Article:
Part 2 of my series looking at different types of tenancy agreements.
There are two main ways of dealing with shared houses:
- Getting all the tenants to sign the same tenancy agreement on a ‘joint and several basis’ or
- Giving them all their own individual tenancy agreement for their own room and shared use of the rest of the property
Which one you use really depends on the circumstances. There are good points and bad points.
Good points about renting rooms in a shared house
- If one tenant has to leave and a new tenant takes his place, you do not need to get all the other tenants to sign a new tenancy agreement (which they may not be willing to do)
- It is more difficult for tenants to stop you entering the shared parts of the property – the tenants AST is just of their own room. They do not have ‘exclusive occupation’ of the rest of the property and therefore their rights to exclude you are less powerful.
- You can often get a higher rent for a property overall if you rent it out by the room
Negative points about renting rooms in a shared house
- Its more paperwork
- The utility accounts will need to be in your name and my understanding is that you will also be responsible for the Council Tax.
- If one tenant leaves, you will not get any rent for their room until it is re-let (unlike with joint and several agreements where tenants are liable for ALL the rent, not just their own share)
- If there is damage in the shared parts, it will be more difficult to prove who was liable and bring a claim against an individual tenant’s tenancy deposit
Renting out individual rooms is becoming more popular, particularly in the rent to rent sector.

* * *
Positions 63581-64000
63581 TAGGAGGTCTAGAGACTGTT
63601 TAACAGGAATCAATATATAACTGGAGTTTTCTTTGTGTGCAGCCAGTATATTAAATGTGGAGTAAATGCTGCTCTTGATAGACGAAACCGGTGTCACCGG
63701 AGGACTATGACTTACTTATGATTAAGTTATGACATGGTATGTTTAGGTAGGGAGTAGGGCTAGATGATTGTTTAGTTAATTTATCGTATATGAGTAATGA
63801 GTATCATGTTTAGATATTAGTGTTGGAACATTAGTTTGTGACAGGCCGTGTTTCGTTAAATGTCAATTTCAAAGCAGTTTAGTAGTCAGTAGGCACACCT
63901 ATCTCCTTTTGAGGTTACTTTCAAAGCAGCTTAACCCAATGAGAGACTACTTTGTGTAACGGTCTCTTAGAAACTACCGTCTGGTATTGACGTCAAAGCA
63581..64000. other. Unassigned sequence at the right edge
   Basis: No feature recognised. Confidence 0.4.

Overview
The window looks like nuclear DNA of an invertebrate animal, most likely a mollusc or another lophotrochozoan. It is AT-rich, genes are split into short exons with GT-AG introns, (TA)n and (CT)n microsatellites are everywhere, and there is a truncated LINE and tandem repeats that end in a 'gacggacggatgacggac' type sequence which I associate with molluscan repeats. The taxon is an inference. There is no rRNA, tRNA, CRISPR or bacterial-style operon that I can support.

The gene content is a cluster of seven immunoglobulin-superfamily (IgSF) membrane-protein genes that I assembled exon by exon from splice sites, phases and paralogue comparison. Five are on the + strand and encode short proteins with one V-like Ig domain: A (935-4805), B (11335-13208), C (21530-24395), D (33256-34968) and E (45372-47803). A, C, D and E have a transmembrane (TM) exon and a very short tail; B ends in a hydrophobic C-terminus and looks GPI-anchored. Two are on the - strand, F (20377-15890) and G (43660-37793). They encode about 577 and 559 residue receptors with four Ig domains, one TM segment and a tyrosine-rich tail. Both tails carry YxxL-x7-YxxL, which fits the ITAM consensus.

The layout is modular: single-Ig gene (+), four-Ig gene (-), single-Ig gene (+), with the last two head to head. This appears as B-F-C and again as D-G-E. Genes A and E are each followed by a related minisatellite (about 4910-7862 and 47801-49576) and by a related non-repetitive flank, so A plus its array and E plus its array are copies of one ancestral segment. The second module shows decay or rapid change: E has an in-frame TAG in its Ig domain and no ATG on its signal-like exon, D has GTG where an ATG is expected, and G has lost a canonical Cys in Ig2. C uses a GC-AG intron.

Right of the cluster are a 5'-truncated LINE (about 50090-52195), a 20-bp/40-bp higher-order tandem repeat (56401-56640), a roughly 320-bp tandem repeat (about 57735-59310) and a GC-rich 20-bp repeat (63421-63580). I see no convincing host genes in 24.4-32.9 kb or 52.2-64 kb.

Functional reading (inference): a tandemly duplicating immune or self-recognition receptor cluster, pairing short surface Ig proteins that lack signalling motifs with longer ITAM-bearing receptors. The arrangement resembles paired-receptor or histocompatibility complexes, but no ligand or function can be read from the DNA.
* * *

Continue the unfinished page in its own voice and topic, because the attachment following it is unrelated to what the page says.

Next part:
It is particularly appropriate where the individual tenants do not know each other and will be staying in the property for different lengths of time.
Tenancy or license?
People often think that just because the occupier is renting only one room, it is not a proper tenancy. This is not the case. Most rents of single rooms (where the landlord is not resident) will automatically be tenancies and ASTs.
Landlords sometimes try to create licenses as they think this gives them the right to evict tenants with out going to court. This is NOT the case – and anyway even if the occupier does have a license,they will still be covered by the Protection from Eviction Act 1977.
Houses in Multiple Occupation (HMOs)
Sometimes people avoid renting out by the room as they think it will be more likely to turn the property into an HMO.
However the definition of an HMO is related to whether the sharers are members of the same family or household or not – the type of tenancy agreement they sign is irrelevant.
So if (for example) you are renting to five strangers, the property will automatically be an HMO and you cannot change this by getting them all to sign the same form.
However it is true to say that if you are renting by the room, the property will almost always be an HMO unless there are just two individual tenants or all the tenants happen to be related.
Where a property is an HMO, this will bring into play the HMO Management Regulations (in all cases), and some properties (although not all) will need to get an HMO license from the Local Authority.
Points about rooms in shared house tenancy agreements
- The agreement must state that it is for a room in a shared house, and identify the room concerned (this is generally done by giving it a number, eg Room 4, although you can also describe where it is, eg ‘first floor back bedroom’)
- The agreement must also set out the arrangements for payment of utilities. Many landlords let out this type of property on an all inclusive basis. In which case you need to protect your position if the bills are needlessly run up by tenants. (I have a special tenancy agreement type which deals with this situation.)
- You should not use a ‘bog standard’ AST for a whole property when renting a room in a shared house.
- Tenancy agreements for rooms in a shared house are less common but they ARE available. I have several.
Next time I will be looking at resident landlord agreements.
NB If you want to check what tenancy type is suitable for YOUR property visit my Which Tenancy Agreement Guide. All Landlord Law members can create unlimited tenancy agreements via our Document Generator service.